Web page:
Andrew Sullivan notes just how far the right has fallen since the days of their constantly-evoked hero, Ronald Reagan. Reagan fought for the passage of the U.N. Convention on Torture and made the U.S. a signatory to it in 1984. And not only did he push for each country to prosecute anyone in their leadership that engages in torture, he specifically called for the use of universal jurisdiction to prosecute leaders in other countries who do so. Here’s what he said when he signed the treaty:
“The United States participated actively and effectively in the negotiation of the Convention. It marks a significant step in the development during this century of international measures against torture and other inhuman treatment or punishment. Ratification of the Convention by the United States will clearly express United States opposition to torture, an abhorrent practice unfortunately still prevalent in the world today.
The core provisions of the Convention establish a regime for international cooperation in the criminal prosecution of torturers relying on so-called ‘universal jurisdiction.’ Each State Party is required either to prosecute torturers who are found in its territory or to extradite them to other countries for prosecution.”
And here’s what the convention itself says about what is and is not torture and what excuses cannot be used to justify doing it:
1. For the purposes of this Convention, torture means any act by which severe pain or suffering, whether physical or mental, is intentionally inflicted on a person for such purposes as obtaining from him or a third person information or a confession, punishing him for an act he or a third person has committed or is suspected of having committed, or intimidating or coercing him or a third person, or for any reason based on discrimination of any kind, when such pain or suffering is inflicted by or at the instigation of or with the consent or acquiescence of a public official or other person acting in an official capacity. It does not include pain or suffering arising only from, inherent in or incidental to lawful sanctions.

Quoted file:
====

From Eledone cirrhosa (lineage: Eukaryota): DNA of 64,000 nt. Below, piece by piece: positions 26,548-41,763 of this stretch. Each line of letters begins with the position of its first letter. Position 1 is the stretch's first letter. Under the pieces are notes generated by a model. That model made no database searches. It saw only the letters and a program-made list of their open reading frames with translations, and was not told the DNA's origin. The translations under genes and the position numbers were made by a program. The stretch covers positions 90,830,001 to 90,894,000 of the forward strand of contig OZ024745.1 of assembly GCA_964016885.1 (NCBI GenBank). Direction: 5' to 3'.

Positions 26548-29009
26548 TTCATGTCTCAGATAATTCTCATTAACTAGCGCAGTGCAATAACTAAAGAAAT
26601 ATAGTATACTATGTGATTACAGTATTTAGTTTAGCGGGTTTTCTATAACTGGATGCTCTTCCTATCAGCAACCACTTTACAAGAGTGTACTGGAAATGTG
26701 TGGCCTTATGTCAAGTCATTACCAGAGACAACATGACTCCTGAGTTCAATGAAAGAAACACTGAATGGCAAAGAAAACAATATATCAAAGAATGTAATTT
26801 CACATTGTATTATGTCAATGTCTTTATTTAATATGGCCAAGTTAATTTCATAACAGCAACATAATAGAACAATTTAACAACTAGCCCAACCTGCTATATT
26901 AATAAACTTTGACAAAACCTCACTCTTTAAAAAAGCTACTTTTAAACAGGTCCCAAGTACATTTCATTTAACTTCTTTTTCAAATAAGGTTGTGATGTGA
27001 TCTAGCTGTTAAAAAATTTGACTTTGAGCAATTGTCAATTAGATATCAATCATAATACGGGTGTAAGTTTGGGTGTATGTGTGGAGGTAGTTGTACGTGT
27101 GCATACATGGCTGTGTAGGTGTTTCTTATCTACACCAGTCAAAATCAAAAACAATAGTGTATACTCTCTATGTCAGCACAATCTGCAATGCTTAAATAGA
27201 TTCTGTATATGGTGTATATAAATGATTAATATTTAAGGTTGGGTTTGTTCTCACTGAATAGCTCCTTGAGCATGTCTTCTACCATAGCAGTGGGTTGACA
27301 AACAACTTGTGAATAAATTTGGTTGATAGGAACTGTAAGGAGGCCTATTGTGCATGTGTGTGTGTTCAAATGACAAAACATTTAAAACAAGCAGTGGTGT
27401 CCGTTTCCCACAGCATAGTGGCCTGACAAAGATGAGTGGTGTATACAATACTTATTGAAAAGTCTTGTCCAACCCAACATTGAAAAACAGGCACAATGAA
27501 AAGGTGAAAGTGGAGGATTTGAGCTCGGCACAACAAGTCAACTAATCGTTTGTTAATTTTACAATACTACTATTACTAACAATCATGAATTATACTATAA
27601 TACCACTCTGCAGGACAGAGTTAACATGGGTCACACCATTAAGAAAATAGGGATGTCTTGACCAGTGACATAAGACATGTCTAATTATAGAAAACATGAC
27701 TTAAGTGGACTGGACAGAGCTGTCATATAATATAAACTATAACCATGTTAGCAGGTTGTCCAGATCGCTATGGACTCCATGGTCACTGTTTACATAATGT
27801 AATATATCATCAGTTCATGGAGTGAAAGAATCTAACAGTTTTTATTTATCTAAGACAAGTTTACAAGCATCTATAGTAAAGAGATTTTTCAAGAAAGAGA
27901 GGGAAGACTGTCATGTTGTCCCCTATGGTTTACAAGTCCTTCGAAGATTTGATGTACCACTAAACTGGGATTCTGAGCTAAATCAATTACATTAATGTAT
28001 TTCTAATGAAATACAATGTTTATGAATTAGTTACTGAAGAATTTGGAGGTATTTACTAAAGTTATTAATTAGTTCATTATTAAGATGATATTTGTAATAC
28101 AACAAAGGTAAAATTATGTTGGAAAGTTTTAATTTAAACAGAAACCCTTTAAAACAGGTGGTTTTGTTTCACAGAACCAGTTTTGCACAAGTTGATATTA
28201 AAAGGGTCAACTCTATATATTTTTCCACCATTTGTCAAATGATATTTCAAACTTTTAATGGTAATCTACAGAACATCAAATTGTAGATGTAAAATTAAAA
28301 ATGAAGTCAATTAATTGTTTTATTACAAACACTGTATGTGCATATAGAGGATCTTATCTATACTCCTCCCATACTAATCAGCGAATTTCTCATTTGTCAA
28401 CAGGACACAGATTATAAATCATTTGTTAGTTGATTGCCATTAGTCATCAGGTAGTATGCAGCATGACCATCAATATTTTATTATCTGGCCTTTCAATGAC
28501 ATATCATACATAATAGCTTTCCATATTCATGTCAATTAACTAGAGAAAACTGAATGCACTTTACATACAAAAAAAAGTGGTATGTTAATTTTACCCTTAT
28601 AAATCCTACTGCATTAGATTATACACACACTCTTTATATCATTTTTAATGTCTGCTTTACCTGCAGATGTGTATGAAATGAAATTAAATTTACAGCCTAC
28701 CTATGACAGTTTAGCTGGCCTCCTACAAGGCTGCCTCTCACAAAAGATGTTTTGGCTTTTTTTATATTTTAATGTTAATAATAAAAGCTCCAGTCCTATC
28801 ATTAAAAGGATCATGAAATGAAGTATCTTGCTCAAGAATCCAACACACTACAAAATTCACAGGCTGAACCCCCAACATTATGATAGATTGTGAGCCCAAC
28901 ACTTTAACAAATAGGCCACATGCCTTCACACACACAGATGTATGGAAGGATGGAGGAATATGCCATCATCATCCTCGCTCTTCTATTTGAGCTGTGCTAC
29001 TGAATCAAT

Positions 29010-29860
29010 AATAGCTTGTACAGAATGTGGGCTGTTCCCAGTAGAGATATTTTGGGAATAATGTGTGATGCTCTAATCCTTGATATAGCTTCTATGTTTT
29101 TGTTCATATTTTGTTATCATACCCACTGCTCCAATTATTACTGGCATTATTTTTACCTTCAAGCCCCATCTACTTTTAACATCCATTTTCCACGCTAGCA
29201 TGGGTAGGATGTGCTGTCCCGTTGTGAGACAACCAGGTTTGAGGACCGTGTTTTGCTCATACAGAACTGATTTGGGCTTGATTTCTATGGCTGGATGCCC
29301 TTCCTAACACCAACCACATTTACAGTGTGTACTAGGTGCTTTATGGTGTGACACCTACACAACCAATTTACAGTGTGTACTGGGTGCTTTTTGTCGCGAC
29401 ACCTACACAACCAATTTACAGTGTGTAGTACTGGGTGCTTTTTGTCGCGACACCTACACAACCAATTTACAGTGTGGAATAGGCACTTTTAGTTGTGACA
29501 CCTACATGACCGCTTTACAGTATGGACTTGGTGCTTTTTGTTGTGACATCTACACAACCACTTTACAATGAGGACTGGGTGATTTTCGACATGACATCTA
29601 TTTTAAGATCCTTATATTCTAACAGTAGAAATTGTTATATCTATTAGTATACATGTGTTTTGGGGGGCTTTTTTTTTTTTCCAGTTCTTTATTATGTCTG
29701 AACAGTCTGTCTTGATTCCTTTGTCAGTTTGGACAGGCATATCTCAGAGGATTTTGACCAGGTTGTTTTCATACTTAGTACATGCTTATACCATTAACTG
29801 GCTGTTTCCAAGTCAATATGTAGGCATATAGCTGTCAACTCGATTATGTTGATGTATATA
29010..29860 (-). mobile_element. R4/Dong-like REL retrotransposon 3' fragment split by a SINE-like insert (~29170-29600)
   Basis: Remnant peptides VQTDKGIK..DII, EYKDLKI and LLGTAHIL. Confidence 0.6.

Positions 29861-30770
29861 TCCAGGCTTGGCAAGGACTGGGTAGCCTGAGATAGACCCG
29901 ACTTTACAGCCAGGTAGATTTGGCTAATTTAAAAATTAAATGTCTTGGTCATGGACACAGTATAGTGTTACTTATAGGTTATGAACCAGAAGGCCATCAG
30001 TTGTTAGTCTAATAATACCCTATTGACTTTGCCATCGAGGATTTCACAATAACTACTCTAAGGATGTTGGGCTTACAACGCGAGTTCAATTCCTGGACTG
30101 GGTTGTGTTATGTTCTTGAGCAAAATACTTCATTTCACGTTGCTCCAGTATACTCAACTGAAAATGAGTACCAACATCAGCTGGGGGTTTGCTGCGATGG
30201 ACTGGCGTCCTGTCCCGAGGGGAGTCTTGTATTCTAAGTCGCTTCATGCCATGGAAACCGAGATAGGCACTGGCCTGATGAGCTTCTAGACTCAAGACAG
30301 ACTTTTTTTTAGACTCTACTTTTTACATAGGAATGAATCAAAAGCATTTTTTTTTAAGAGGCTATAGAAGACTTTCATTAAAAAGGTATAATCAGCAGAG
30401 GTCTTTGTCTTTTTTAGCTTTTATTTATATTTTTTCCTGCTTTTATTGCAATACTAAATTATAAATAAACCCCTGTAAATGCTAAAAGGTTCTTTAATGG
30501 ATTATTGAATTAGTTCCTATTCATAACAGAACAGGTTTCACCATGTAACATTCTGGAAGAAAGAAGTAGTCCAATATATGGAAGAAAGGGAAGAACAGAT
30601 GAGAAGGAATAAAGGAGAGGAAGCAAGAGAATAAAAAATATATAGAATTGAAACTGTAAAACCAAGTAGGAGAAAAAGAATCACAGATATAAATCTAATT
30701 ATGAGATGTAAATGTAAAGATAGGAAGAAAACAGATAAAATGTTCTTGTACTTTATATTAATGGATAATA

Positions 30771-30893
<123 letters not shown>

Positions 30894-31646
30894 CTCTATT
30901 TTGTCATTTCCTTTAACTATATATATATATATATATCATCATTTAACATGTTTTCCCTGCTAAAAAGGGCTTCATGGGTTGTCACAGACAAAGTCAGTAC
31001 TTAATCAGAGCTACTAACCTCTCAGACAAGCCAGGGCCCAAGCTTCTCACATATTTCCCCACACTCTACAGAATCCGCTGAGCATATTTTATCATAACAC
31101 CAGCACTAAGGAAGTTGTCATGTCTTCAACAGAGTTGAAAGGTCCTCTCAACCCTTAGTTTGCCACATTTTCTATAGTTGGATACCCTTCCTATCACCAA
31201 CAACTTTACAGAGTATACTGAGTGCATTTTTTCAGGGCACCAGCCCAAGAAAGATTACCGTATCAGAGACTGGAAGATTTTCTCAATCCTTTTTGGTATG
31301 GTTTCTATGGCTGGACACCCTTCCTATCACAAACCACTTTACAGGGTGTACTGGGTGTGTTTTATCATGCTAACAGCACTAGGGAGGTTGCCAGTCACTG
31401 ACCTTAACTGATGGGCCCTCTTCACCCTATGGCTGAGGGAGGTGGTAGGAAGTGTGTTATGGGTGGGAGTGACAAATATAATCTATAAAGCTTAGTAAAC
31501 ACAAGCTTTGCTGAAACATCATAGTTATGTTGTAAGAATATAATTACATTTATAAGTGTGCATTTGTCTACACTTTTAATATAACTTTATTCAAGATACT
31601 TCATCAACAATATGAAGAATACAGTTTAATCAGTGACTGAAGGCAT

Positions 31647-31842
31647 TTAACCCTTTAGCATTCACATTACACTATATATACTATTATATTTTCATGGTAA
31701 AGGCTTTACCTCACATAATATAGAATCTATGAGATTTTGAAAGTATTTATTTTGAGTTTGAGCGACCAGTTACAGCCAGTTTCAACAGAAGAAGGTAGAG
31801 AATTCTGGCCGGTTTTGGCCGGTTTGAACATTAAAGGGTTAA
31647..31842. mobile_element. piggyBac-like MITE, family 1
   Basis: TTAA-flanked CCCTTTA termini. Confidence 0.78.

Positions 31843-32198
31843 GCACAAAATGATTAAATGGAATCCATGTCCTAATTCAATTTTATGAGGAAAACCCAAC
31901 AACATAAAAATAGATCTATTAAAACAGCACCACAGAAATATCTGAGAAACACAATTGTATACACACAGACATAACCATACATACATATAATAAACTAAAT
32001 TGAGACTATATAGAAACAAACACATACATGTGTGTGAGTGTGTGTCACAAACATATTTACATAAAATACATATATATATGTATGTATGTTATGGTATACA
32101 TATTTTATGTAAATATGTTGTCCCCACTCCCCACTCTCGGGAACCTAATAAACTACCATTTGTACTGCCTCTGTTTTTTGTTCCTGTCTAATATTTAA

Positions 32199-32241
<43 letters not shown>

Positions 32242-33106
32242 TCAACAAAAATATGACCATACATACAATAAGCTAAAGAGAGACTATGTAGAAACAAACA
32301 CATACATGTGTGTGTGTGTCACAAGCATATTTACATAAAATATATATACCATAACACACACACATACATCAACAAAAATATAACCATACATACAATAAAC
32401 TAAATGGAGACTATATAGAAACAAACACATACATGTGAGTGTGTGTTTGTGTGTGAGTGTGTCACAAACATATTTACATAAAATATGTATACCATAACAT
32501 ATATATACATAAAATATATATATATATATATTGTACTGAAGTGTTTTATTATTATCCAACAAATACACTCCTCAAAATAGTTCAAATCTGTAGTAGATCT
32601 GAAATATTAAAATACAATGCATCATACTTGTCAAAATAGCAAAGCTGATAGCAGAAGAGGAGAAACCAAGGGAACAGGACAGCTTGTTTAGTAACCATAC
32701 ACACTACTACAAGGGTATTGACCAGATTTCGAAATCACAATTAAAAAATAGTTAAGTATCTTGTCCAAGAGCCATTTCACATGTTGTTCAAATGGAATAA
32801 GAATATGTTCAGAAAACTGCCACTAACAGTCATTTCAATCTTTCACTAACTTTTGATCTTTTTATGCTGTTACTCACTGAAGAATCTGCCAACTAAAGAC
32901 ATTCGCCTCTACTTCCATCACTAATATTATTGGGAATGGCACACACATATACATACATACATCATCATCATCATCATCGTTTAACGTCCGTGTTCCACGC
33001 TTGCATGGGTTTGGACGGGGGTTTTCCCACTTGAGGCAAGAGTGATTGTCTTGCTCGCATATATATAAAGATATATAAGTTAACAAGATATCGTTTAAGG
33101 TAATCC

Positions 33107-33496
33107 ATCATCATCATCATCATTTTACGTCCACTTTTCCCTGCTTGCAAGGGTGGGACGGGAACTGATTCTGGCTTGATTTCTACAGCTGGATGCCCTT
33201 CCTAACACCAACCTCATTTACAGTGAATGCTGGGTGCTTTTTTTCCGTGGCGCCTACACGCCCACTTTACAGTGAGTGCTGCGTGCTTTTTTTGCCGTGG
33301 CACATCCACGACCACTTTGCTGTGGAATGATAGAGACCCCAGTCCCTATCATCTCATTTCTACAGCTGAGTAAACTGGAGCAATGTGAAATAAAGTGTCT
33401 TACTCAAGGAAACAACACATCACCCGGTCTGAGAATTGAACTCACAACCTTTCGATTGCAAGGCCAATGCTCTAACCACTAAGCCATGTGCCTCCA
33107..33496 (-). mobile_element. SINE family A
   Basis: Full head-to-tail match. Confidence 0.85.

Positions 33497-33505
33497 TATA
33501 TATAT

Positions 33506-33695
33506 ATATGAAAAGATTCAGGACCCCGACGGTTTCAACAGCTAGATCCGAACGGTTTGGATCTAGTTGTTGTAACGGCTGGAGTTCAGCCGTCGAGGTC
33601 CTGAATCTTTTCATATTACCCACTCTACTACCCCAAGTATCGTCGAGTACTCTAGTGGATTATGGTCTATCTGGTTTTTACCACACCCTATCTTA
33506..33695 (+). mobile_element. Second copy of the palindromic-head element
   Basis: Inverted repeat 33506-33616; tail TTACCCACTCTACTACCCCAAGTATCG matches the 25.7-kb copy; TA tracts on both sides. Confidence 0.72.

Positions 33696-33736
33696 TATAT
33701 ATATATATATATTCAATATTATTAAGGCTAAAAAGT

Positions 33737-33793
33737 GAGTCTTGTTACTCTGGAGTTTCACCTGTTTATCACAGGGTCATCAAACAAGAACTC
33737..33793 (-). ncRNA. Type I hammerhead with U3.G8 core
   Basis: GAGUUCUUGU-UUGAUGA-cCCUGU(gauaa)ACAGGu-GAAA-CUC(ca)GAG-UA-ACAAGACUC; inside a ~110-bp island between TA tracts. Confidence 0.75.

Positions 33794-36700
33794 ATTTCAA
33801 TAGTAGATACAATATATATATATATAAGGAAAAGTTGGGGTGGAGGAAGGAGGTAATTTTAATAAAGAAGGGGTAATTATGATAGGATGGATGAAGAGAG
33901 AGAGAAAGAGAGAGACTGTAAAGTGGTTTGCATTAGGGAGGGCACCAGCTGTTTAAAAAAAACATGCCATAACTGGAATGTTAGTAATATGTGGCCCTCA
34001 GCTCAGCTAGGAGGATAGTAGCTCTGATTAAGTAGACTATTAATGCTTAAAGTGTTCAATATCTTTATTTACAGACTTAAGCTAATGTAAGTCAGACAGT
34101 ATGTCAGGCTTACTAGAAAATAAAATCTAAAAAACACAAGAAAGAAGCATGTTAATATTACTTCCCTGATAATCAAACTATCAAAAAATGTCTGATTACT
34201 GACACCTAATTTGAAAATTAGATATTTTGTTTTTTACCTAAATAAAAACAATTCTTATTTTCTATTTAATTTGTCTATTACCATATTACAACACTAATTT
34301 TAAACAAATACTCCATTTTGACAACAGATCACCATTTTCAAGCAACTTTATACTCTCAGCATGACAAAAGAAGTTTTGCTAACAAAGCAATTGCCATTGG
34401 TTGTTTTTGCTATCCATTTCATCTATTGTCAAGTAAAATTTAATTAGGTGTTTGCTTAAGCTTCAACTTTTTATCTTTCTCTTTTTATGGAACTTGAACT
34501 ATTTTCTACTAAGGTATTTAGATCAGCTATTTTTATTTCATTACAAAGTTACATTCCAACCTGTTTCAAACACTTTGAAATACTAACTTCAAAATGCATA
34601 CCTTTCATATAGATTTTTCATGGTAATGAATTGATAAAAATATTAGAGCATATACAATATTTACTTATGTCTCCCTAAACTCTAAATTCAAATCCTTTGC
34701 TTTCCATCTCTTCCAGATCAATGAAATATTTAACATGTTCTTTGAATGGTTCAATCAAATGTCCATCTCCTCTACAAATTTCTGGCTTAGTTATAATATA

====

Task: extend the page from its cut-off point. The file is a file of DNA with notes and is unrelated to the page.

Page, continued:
2. This article is without prejudice to any international instrument or national legislation which does or may contain provisions of wider application.
1. Each State Party shall take effective legislative, administrative, judicial or other measures to prevent acts of torture in any territory under its jurisdiction.
2. No exceptional circumstances whatsoever, whether a state of war or a threat or war, internal political instability or any other public emergency, may be invoked as a justification of torture.
3. An order from a superior officer or a public authority may not be invoked as a justification of torture.
In a mere 25 years, the Republican party has gone from championing the prosecution of torture to savaging anyone who dares to suggest such prosecutions. The next time some Bush/Cheney apologist invokes the memory of Ronald Reagan, remind them of this.